I read a lot, and I am often asked by my friends (you know who you are), "how I do it?" In a recent conversation with a friend and colleague, we discussed this very topic. He has just finished his masters degree, and has not had time, in a long time, to keep current on learning industry trends and technologies. He asked me how I keep up, and how I manage to read so much. The answer lies in the premise that staying current in any field is a vital part of the job, not a luxury to be indulged on occasion. I told my friend that my job is not just to do my job, but to prepare for my job of tomorrow, whatever that is. For me, reading is as necessary is brushing my teeth, eating vegetables, and exercising.
I don't know about the rest of you, but my Adobe PhotoShop and Illustrator skills are circa 1998. I can muddle my way through the easy stuff, but for the most part, I'm hopelessly out of date. How did I, a self-proclaimed professional student, let my graphic design skills become obsolete? I blame it on PowerPoint.
High-society events aren't my scene but when an opportunity came up recently to mingle with a group of independent business owners over free wine and hors d'œuvres, I couldn't pass up the chance to build my personal learning network (and enjoy a free lunch). And sure enough, within a few minutes a woman tapped me on the shoulder seeking my professional advice.
We're all hearing the same grim news on the U.S. jobs front: Nationwide unemployment sits stubbornly above 9 percent. The latest report from the Bureau of Labor Statistics shows no significant uptick in hiring. And the proportion of Americans who are either actively employed or looking for work hit a new low-water mark of 64.3 percent. The outlook looking forward, though, is more promising -- one that job seekers and hiring managers should study more closely. For starters, there are signs that hiring is turning the corner: The latest survey from the National Association of Business Economics shows that 42 percent of U.S. businesses in four major industrial sectors plan to expand payrolls over the next six months, up from just 29 percent at the same time last year.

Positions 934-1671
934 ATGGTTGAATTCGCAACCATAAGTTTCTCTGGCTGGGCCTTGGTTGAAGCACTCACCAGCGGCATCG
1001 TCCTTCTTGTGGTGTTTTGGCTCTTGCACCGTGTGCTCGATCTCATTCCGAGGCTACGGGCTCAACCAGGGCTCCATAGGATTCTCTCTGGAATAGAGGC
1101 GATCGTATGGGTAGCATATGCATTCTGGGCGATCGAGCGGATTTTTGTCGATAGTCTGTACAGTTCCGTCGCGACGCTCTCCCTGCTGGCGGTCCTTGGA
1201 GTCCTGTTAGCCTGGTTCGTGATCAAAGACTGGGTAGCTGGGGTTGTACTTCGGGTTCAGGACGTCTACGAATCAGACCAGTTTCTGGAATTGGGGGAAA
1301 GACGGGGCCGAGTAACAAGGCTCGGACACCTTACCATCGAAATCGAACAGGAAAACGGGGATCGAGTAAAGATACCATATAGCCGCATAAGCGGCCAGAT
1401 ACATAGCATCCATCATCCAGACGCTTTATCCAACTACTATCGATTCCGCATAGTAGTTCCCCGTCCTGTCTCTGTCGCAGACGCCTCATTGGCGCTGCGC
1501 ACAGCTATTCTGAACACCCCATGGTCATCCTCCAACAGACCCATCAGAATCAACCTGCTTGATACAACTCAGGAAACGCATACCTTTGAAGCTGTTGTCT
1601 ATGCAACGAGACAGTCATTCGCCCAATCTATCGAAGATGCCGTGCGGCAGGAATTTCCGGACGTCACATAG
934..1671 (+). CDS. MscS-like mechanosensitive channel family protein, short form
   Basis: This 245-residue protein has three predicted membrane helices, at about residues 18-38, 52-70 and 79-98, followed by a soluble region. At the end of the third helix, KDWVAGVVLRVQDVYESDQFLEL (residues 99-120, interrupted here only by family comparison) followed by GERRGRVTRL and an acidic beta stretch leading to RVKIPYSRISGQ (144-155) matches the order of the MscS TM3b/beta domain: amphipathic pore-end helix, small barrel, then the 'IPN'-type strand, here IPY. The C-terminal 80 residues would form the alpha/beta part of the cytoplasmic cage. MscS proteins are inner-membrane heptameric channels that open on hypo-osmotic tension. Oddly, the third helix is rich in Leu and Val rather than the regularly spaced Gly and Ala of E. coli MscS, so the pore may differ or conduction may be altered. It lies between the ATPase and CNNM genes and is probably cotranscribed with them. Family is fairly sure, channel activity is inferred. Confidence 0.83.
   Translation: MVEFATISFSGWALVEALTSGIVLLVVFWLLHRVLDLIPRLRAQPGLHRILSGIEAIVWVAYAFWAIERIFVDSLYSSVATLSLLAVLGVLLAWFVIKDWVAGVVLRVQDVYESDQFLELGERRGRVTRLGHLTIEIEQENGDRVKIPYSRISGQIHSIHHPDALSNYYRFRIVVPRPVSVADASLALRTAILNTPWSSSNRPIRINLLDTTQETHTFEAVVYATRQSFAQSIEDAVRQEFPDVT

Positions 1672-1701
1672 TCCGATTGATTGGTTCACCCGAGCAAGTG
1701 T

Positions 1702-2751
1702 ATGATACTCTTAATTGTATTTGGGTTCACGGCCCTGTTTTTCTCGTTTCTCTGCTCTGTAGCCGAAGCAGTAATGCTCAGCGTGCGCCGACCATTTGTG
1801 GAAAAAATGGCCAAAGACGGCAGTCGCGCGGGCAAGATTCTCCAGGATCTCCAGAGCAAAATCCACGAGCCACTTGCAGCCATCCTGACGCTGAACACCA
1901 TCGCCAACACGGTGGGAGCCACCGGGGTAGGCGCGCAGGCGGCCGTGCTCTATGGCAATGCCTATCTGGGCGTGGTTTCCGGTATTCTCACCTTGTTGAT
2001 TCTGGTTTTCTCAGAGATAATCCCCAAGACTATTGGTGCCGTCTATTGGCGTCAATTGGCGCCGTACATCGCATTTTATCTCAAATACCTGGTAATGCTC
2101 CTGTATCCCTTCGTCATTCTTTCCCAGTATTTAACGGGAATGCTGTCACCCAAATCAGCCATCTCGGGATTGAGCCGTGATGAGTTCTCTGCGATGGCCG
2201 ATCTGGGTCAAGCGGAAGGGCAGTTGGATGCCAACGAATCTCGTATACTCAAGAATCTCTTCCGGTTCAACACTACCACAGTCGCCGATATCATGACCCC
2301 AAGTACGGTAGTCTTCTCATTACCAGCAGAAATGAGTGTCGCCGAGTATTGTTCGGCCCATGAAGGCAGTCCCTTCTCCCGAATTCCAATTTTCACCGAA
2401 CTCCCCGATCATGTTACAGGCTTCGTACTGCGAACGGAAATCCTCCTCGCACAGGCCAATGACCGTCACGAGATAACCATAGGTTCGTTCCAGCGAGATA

Dan Silmore joins the online training software company as VP of Marketing
As a learning and development professional, I have often struggled with the question, "how can we keep up with the constant and increasing need for learning and demand for training?" Organizations of all sizes are moving so fast, that as soon as we finish learning something new about products, customers, a change in the competitive landscape, or how to use a new software system, something new comes along to replace it. New learning is once again needed. Learning professionals scamper to come up with a way to train people on the new thing. That's life in the L&D trenches. It is to be accepted and embraced.
One day in my studio I was perusing YouTube for a video to embed in my blog when my 4-year-old daughter skipped in.
Chief Learning Officer magazine recently reported that its Business Intelligence Board (BIB) of learning leaders is more optimistic about the outlook for 2011 it was in 2010. Sixty percent of learning executives report feeling more optimistic about employee development in 2011. This might not seem like a large number, but the data is showing that the trend is up. In support of this trend of increasing optimisim, economists and bankers are forecasting strong GDP and job growth in 2011 indicating the economic recovery is occuring.
In a society where "there's an app for that" is synonymous with quick problem-solving, who wants to read a book or take a class to learn something new when a simple keyword search or a dedicated application will do? This desire for self-directed, highly accessible and instantly applicable information is a defining characteristic of our convenience culture and it doesn't just vanish when we go to work. For most trainees (particularly millennials) this is an expectation -- and it means that we must embrace opportunities to replace old-school training content with new-era performance support tools.
Turns out there may be a truly useful -- if not urgent -- purpose to having members of Congress take turns reading the U.S. Constitution. And party affiliation has nothing to do with it. According to the latest survey from the Intercollegiate Studies Institute, elected officials in the United States actually understand less about the U.S. Constitution than average Americans -- who don't exactly qualify as Constitutional scholars to begin with. (Test yourself: Take the Mindflash Constitution course.)